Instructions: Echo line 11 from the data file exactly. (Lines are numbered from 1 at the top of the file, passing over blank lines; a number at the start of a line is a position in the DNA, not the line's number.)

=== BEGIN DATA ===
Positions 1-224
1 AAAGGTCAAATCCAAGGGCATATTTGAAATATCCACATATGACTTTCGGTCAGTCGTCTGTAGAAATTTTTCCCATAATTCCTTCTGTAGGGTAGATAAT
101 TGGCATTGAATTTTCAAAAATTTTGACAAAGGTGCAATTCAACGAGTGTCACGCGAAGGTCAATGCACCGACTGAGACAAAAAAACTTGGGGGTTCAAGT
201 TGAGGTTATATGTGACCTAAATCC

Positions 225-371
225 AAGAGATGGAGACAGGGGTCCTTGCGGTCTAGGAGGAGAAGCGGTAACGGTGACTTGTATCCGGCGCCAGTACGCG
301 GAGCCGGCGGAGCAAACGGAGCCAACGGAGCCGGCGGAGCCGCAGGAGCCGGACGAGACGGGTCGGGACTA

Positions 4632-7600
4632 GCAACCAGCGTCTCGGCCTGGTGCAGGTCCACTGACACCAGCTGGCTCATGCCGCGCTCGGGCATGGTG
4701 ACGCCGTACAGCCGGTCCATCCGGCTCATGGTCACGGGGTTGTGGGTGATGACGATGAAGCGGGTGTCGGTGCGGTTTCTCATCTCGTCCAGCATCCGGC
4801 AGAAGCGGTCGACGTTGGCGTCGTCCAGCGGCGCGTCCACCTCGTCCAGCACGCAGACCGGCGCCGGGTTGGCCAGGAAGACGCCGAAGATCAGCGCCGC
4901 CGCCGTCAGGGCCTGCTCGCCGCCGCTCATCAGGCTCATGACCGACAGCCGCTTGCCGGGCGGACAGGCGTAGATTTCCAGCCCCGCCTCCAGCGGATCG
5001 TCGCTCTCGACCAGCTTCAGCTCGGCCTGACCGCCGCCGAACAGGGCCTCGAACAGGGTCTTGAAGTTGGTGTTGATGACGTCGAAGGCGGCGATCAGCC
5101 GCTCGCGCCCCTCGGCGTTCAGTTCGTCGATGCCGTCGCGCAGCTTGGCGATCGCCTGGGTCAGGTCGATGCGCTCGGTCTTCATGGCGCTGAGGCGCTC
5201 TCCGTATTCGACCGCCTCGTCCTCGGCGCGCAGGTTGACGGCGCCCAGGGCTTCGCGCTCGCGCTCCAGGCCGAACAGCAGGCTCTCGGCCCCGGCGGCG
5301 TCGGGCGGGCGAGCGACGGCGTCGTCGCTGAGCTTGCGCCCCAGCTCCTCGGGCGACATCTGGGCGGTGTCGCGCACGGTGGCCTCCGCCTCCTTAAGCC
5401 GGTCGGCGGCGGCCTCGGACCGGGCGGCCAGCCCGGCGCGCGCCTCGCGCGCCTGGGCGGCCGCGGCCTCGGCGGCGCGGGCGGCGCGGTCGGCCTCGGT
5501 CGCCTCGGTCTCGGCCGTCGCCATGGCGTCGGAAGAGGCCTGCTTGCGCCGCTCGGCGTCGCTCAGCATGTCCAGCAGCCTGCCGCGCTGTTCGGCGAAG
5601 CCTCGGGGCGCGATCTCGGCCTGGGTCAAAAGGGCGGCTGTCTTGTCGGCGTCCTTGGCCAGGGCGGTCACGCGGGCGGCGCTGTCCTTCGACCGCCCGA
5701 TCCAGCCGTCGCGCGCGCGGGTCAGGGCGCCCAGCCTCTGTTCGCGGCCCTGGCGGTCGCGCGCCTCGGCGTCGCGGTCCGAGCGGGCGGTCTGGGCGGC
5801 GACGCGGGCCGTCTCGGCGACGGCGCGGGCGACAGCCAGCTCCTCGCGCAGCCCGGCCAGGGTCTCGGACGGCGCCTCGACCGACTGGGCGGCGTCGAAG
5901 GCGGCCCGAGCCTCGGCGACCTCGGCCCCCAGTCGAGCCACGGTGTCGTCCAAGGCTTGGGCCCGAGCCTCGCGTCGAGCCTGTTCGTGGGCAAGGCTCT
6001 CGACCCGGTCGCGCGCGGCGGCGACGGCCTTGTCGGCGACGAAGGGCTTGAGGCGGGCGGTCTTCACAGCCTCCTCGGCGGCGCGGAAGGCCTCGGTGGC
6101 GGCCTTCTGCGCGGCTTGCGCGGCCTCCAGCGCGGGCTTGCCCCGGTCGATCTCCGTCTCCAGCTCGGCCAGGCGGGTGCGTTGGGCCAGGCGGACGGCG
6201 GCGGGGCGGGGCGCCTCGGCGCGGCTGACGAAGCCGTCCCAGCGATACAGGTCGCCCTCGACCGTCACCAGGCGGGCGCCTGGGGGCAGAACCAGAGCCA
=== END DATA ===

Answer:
4801 AGAAGCGGTCGACGTTGGCGTCGTCCAGCGGCGCGTCCACCTCGTCCAGCACGCAGACCGGCGCCGGGTTGGCCAGGAAGACGCCGAAGATCAGCGCCGC